Is it now time to edit this group to “Bic”, dropping the R? Are all the Brics, for their own internal reasons, going to find the challenge of a weakened US economy much harder to cope with than they expected? Or are we going to discover that not only can these nations cope better than people in the west think, but that some of their own forms of economic model will be mimicked by developed countries to help them cope with the decline of private sector market systems?
Will the pressure to increase their presence in global institutions disappear as their growth falters, or will 2009 at last be the year that the Group of Seven leading industrialised nations and G8 vanish from the agenda, the G20 takes over and we see the beginning of a new reality?
The latest forecast from Goldman Sachs for growth in the world’s gross domestic product is a pitiful 0.6 per cent in 2009. We project the advanced economies to decline by 1.2 per cent. The 0.6 per cent growth is derived from the projected GDP growth of about 4.7 per cent in the Brics. The Bric economies account for about 15 per cent of global GDP.
Our projections for domestic demand are similar to our GDP numbers, which means the Bric countries will be the only source of domestic demand growth globally in 2009. In 2010, we forecast, domestic demand growth in advanced economies will recover to 1.2 per cent and in the Bric economies will accelerate to 7.2 per cent, fuelled by China’s
stimulus. So, coming on top of 2008, we project that for three consecutive years we will have seen global demand expansion led by the Bric economies.
It is in this light that the doubters should question whether the Brics’ story is really over. By the end of the decade they may be close to representing 20 per cent of global GDP. This is dramatically higher than any of the four scenarios we considered in 2001 when I first wrote about the likely emergence of the Bric economies. Rather than suggesting our Bric dream may be derailed by the global recession, the notion that the Brics can become collectively bigger than the G7 by 2035 is becoming more plausible.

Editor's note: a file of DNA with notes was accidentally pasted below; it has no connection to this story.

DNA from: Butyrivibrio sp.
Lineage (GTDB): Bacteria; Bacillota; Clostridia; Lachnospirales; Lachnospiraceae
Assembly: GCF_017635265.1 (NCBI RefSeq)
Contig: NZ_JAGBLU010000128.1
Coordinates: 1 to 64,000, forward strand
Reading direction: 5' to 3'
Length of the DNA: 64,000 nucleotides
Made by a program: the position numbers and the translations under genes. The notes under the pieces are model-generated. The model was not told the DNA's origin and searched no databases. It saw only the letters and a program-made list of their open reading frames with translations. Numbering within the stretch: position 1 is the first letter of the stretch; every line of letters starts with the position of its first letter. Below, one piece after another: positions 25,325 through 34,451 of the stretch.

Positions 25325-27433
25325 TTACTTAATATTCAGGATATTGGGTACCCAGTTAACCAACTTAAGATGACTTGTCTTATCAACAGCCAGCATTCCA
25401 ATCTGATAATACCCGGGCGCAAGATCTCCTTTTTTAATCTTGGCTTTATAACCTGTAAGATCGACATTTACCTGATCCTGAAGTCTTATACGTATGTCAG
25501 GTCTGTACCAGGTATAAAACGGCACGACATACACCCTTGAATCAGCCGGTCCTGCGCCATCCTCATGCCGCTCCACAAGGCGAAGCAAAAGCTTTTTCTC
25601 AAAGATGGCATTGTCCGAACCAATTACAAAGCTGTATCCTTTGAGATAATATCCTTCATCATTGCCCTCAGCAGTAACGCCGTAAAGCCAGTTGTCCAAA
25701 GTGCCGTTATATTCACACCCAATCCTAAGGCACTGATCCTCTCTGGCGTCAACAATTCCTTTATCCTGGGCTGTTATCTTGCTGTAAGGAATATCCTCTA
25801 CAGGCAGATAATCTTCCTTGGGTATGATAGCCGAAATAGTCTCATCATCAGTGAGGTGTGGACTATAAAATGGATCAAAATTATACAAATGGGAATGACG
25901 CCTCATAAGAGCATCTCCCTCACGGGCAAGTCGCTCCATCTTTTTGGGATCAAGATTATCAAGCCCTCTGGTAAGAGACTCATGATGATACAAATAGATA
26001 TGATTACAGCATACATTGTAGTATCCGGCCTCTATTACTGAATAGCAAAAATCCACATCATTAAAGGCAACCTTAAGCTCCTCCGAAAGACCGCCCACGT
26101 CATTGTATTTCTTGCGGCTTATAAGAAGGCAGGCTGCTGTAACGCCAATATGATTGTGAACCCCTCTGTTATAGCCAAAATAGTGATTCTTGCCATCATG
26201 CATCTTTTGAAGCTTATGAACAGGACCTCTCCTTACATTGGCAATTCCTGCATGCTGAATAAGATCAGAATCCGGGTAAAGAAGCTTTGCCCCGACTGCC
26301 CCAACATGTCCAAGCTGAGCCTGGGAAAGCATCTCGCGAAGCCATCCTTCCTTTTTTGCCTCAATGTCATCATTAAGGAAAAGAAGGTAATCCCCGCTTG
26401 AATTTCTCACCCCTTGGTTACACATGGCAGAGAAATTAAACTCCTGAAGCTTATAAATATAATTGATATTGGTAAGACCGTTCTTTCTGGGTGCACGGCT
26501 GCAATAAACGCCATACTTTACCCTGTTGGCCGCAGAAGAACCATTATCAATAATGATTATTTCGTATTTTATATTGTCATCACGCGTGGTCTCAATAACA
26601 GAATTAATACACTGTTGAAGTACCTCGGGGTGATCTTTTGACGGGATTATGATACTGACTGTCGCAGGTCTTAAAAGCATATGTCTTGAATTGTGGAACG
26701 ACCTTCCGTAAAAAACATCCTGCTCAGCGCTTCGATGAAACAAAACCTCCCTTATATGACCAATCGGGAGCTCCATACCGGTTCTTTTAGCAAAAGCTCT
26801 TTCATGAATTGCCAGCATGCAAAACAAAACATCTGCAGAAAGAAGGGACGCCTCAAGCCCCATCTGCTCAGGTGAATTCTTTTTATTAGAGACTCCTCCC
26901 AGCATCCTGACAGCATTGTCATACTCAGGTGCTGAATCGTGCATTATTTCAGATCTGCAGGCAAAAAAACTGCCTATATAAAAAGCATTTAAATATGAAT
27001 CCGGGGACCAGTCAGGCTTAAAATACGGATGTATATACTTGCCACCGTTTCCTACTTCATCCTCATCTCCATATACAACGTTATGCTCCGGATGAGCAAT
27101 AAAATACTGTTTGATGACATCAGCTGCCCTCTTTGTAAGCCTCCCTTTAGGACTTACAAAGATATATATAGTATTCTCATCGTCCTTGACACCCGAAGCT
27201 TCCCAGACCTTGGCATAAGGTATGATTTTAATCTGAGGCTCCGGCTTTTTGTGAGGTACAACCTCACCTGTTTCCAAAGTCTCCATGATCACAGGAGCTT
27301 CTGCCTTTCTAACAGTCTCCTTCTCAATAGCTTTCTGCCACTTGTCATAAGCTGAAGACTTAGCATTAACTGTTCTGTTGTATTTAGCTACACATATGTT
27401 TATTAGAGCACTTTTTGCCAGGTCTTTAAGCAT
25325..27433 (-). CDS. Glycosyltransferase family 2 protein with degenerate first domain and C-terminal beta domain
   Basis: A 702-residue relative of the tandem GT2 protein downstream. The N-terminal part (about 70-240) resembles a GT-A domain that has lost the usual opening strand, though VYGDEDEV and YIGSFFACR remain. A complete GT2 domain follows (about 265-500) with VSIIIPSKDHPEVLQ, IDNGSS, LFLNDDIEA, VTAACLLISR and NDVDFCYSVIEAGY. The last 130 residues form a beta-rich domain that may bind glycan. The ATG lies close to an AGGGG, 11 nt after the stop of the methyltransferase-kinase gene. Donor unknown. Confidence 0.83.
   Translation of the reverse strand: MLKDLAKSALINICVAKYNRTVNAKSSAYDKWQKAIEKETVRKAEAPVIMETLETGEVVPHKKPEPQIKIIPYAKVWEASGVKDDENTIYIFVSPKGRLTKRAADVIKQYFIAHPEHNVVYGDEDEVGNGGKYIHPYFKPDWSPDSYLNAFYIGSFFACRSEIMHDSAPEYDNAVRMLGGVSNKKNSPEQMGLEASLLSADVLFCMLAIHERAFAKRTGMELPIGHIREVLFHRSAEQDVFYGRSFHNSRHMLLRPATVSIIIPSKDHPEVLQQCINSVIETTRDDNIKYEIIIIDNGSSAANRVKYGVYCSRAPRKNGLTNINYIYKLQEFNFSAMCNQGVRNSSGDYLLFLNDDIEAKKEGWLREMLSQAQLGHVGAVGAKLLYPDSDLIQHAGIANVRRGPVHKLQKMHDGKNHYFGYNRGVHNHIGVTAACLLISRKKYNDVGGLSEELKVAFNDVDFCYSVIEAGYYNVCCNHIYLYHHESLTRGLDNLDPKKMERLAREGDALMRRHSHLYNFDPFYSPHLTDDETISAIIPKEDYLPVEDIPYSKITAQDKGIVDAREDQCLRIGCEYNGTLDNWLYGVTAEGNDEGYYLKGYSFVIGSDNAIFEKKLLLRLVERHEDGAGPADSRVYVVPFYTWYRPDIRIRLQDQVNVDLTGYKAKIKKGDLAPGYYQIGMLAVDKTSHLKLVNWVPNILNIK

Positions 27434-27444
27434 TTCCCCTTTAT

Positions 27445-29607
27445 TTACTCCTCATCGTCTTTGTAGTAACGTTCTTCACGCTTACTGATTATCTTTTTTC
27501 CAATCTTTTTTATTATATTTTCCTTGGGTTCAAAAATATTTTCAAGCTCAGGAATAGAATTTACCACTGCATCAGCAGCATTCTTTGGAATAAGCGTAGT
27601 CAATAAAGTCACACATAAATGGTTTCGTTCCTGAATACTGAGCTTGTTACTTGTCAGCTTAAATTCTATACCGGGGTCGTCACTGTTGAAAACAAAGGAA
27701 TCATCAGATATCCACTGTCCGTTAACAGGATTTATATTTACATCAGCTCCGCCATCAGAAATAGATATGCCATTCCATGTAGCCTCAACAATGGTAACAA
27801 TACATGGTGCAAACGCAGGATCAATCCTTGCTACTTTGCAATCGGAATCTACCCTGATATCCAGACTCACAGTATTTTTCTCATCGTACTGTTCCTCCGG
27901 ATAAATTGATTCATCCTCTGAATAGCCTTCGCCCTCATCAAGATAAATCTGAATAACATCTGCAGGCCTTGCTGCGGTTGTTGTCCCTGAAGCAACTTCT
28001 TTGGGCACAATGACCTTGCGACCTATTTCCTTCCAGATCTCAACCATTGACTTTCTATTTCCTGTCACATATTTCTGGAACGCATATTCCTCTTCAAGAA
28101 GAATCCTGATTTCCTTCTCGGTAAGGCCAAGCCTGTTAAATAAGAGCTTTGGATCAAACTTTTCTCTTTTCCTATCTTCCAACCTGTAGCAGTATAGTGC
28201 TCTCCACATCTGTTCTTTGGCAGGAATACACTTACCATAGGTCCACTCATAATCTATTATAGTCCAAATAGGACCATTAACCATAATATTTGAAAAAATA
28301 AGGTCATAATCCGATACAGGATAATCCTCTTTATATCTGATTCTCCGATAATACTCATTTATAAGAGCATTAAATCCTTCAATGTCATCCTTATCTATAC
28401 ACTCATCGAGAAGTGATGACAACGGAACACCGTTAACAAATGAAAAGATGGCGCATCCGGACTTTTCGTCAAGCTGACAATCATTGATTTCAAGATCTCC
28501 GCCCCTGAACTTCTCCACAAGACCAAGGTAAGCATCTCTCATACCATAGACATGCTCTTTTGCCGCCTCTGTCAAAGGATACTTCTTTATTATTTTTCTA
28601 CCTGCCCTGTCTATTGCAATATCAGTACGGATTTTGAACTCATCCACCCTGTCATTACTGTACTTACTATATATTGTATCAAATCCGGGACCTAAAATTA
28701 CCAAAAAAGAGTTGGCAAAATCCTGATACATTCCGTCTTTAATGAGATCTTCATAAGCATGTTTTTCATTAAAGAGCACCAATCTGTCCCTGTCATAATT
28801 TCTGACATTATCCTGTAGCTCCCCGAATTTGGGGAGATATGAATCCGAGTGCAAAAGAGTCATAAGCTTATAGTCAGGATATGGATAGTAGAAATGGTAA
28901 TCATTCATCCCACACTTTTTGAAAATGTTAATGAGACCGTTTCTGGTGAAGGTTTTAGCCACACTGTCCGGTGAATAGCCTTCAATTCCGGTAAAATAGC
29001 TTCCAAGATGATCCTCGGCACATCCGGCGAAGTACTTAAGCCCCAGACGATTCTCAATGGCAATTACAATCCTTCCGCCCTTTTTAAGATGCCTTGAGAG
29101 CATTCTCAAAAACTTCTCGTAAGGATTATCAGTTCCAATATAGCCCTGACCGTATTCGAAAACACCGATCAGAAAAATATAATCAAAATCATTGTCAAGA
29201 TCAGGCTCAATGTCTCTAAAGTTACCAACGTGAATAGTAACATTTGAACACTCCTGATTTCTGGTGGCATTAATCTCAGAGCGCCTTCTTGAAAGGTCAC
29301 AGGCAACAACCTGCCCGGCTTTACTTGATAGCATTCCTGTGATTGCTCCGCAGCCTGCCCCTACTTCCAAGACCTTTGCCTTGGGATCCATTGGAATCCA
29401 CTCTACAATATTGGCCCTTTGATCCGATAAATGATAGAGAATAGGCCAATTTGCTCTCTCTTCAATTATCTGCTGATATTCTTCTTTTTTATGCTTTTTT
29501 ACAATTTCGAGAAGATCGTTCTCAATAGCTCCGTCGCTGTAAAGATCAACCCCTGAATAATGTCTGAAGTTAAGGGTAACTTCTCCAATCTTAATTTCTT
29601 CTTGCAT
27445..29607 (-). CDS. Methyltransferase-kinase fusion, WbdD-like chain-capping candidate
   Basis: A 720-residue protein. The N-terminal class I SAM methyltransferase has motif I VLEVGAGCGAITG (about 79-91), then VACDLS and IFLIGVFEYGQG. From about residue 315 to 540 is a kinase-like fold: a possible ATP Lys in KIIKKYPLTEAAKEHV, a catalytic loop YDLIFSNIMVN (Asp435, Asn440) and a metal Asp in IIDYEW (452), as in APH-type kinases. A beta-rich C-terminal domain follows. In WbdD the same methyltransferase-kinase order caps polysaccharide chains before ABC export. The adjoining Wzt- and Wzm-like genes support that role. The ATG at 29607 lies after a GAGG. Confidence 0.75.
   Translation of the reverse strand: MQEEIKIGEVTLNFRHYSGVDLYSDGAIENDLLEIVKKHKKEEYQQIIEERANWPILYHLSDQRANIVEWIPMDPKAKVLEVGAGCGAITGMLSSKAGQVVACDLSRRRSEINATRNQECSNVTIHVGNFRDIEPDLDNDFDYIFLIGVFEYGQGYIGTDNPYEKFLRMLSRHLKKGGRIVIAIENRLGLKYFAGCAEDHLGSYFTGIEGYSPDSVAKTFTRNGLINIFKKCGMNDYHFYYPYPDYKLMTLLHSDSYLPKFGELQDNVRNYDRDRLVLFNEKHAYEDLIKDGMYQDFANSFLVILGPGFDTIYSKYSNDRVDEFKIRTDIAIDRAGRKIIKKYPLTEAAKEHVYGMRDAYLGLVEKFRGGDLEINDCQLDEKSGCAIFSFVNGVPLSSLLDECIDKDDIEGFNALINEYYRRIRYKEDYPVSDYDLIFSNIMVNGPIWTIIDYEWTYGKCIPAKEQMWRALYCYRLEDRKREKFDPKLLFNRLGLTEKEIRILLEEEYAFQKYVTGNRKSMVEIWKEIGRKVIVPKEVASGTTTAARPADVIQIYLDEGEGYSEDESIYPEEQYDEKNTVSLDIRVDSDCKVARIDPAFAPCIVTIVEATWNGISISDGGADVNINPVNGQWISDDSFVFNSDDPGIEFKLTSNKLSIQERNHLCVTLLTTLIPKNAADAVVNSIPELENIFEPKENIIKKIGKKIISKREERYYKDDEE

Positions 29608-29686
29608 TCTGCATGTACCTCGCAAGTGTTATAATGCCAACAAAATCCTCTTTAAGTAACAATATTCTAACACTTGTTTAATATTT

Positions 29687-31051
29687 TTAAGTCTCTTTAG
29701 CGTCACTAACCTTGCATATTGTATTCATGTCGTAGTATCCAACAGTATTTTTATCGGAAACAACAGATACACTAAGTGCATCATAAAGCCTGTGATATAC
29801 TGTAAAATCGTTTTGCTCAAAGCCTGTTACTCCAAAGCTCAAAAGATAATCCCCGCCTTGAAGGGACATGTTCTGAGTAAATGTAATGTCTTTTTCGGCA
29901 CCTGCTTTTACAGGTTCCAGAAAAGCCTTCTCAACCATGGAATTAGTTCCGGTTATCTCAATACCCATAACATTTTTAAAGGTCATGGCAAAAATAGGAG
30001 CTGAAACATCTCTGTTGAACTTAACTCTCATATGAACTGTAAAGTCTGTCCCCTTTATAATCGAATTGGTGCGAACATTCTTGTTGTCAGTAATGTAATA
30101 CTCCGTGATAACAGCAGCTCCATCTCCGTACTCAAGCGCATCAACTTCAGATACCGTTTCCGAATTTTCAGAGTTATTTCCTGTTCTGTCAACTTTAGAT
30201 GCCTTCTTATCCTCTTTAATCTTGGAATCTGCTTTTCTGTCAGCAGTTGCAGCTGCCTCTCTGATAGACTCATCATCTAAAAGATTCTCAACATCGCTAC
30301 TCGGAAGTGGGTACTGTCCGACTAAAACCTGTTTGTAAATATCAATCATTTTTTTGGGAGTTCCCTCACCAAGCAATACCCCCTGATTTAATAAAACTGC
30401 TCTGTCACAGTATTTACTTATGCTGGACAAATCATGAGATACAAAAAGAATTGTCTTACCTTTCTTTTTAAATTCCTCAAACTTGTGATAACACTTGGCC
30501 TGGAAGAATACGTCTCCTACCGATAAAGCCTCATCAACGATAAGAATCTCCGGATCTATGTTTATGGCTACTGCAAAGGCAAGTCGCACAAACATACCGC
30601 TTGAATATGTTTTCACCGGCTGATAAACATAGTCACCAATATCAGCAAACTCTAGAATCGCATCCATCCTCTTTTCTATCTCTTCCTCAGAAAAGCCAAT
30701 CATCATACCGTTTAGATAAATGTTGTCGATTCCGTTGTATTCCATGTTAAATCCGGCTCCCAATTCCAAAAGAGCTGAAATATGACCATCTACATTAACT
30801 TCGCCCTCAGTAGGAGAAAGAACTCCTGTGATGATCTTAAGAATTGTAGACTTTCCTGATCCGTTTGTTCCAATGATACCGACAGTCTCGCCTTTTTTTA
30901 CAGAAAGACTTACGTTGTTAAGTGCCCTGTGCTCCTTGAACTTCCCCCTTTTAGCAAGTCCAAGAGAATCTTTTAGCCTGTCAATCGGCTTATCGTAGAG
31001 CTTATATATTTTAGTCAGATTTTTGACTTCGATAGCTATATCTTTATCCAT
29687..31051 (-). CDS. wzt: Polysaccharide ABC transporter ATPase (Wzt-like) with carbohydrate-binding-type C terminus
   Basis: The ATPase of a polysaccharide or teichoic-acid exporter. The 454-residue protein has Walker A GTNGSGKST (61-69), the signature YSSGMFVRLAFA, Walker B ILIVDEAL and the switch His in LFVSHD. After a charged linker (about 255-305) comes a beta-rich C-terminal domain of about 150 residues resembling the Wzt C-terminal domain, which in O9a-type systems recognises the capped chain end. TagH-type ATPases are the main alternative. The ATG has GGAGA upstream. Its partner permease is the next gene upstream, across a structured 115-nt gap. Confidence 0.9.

So what does the west do? Should it continue to worry about the Brics’
emergence and bemoan their systems of governance; or, influenced by Barack Obama, the new US president, should it embrace their involvement? Should the UK, which is chairing the G20, propose a proper reform of world governance that seats these countries at the same table as the rest? Of course it should. With Larry Summers, former US Treasury secretary, in an important seat at the White House, and having been the creator of the G20, what better chance do we have to bring these countries into the centre of policymaking?
Past concerns about their lack of democracy or market openness need to be put to one side, especially as most G7 countries have now realised that using government to help guide markets is not such a bad thing. When the G20 met last October in Washington, there was a long list of things to do. There is not much chance of achieving any of these unless the system of global governance and the G20 itself are recognised as the main decision-making forum for all these issues.
In my judgment, it would be much better to have something between the current G7 and the G20 but, as wiser heads within the diplomatic world remind me, it is easier to bring people in than to ask them to leave. Ultimately
all the Europeans, especially countries that share a common currency, should represent themselves as one unit. If that day ever arrives, we can then talk about a new G4 for global finance and a G12 for the heads of state (the current G8 plus Brazil, China, India and perhaps South Africa).
As for the “R” in Bric, of course it should remain. Even though the Russian economy may contract in 2009, it will survive this crisis. To help itself, and those who benefited from its boom, it needs to demonstrate it can introduce policies to reduce the importance of oil prices for its economic future. It also needs to make a commitment to better corporate governance and implement it; pursue policies to raise productivity; and improve its demographic profile by addressing concerns about lack of population growth.
The writer is the head of global economic research for Goldman Sachs